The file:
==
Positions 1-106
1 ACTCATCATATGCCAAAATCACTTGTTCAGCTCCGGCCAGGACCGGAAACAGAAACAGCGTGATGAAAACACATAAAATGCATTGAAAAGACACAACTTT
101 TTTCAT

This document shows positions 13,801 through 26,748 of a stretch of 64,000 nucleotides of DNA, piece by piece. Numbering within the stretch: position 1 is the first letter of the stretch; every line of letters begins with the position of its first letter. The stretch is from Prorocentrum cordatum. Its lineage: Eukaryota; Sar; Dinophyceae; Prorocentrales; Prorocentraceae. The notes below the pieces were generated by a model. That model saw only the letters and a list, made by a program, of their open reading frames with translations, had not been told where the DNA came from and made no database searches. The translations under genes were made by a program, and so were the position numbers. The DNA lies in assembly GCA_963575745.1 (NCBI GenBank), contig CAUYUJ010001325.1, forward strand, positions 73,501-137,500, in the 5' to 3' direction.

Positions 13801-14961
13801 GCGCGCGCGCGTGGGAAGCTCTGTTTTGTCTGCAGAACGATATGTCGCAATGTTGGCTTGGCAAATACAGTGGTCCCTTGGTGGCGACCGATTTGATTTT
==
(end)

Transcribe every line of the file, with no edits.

Positions 1-106
1 ACTCATCATATGCCAAAATCACTTGTTCAGCTCCGGCCAGGACCGGAAACAGAAACAGCGTGATGAAAACACATAAAATGCATTGAAAAGACACAACTTT
101 TTTCAT

This document shows positions 13,801 through 26,748 of a stretch of 64,000 nucleotides of DNA, piece by piece. Numbering within the stretch: position 1 is the first letter of the stretch; every line of letters begins with the position of its first letter. The stretch is from Prorocentrum cordatum. Its lineage: Eukaryota; Sar; Dinophyceae; Prorocentrales; Prorocentraceae. The notes below the pieces were generated by a model. That model saw only the letters and a list, made by a program, of their open reading frames with translations, had not been told where the DNA came from and made no database searches. The translations under genes were made by a program, and so were the position numbers. The DNA lies in assembly GCA_963575745.1 (NCBI GenBank), contig CAUYUJ010001325.1, forward strand, positions 73,501-137,500, in the 5' to 3' direction.

Positions 13801-14961
13801 GCGCGCGCGCGTGGGAAGCTCTGTTTTGTCTGCAGAACGATATGTCGCAATGTTGGCTTGGCAAATACAGTGGTCCCTTGGTGGCGACCGATTTGATTTT